Reducing Poverty in South Africa by Cutting Time in Traffic
3 October 2012
(IPS) - In South Africa, Bus Rapid Transit systems, which were pioneered to great effect in Latin American countries such as Colombia and Brazil, are being promoted as potentially effective ways of delivering improved public transport services to the urban poor. But experts question whether systems such as these can alleviate poverty to any meaningful extent.
Bus Rapid Transit, sometimes referred to as “rail on road” systems, are high-quality, high-capacity bus systems with their own right-of-way, dedicated bus lanes.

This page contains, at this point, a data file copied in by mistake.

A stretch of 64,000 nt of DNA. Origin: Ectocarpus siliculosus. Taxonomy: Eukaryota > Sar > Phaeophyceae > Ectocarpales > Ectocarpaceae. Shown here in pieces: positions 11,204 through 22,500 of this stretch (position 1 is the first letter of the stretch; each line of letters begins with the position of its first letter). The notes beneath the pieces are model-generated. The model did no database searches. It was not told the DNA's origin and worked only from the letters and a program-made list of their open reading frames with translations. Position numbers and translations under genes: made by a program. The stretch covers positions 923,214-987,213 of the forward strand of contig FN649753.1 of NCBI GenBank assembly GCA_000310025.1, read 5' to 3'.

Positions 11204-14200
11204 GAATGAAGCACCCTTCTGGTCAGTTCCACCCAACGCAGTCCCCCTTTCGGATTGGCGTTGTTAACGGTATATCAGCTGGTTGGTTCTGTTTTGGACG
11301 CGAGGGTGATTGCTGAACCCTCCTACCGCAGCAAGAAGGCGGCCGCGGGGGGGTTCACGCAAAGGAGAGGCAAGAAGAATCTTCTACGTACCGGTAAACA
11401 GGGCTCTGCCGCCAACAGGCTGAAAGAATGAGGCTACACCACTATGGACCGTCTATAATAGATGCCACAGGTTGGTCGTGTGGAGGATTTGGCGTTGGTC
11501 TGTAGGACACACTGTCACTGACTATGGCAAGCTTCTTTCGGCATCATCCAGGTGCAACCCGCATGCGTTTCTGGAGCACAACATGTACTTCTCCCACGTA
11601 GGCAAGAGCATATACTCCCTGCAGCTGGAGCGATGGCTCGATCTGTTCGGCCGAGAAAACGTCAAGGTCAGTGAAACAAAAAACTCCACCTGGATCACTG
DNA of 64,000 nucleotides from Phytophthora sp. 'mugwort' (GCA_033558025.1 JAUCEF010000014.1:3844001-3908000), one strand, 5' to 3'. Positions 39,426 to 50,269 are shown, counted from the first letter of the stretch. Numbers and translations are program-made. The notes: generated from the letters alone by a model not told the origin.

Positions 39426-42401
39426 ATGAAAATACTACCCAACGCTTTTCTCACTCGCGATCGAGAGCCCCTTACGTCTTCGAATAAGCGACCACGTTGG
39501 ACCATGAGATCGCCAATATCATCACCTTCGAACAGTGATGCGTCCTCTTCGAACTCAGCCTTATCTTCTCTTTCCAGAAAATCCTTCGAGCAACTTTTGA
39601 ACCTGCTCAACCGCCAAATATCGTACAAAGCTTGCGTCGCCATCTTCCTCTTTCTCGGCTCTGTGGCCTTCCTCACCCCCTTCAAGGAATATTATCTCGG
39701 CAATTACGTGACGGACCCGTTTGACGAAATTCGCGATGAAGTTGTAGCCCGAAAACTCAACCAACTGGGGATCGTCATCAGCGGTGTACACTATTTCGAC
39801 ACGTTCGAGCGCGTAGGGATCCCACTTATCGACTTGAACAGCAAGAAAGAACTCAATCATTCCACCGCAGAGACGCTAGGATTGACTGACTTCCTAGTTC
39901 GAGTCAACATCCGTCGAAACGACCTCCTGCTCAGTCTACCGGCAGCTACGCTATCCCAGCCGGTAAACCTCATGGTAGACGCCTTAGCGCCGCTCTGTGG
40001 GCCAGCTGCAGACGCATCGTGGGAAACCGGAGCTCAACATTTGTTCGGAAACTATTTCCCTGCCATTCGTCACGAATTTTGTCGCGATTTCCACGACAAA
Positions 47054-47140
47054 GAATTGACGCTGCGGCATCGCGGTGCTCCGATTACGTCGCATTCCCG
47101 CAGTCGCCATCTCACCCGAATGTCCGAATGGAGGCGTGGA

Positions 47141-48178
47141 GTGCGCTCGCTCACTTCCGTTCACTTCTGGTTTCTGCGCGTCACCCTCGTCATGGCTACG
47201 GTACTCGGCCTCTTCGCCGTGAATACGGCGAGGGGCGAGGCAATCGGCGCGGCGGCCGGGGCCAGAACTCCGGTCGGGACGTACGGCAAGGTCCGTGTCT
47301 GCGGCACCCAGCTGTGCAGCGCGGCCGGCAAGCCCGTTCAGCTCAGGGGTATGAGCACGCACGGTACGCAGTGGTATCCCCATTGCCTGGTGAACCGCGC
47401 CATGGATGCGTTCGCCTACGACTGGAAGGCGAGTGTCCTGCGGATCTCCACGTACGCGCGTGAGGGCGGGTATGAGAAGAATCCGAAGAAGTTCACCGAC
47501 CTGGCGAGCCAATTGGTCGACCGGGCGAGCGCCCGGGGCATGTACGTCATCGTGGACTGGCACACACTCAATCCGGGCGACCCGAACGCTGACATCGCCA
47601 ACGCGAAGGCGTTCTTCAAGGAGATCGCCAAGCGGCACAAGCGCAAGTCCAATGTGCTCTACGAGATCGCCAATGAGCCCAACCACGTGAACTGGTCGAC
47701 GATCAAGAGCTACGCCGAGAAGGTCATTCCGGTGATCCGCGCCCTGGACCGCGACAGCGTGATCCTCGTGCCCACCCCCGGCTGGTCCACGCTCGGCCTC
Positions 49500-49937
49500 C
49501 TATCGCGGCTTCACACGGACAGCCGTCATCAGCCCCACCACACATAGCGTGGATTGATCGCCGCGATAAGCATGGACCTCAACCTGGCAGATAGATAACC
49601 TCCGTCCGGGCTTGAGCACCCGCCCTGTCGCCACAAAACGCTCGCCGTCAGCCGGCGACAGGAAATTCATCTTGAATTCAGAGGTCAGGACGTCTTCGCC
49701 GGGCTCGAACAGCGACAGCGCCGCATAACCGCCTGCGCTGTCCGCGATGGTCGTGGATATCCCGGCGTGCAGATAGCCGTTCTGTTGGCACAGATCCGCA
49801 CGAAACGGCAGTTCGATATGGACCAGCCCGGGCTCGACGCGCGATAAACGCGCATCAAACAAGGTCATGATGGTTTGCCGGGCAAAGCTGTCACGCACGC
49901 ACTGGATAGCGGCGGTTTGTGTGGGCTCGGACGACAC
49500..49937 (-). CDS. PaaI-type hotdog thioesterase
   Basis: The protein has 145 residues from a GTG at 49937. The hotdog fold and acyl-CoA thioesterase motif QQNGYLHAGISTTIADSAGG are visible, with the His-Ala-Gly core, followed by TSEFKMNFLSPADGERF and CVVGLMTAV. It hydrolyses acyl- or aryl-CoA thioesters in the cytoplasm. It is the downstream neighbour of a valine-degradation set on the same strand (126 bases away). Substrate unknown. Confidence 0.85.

Today the TransMilenio in Bogota, Colombia carries around 1.6 million passengers every day, over 84 kilometres of segregated busway. In Curitiba, Brazil, about 70 percent of commuters use the BRT, and around 30 percent of passengers are “converted” private car users.
It is upon purportedly transformative systems such as these that the cities of Johannesburg, Tshwane and Cape Town in South Africa, Lagos in Nigeria and Nairobi in Kenya have pinned their transport hopes and dreams.
Early phases of multi-million dollar capital projects are operating in Johannesburg and Cape Town, and are set to soon launch in at least four other cities in South Africa.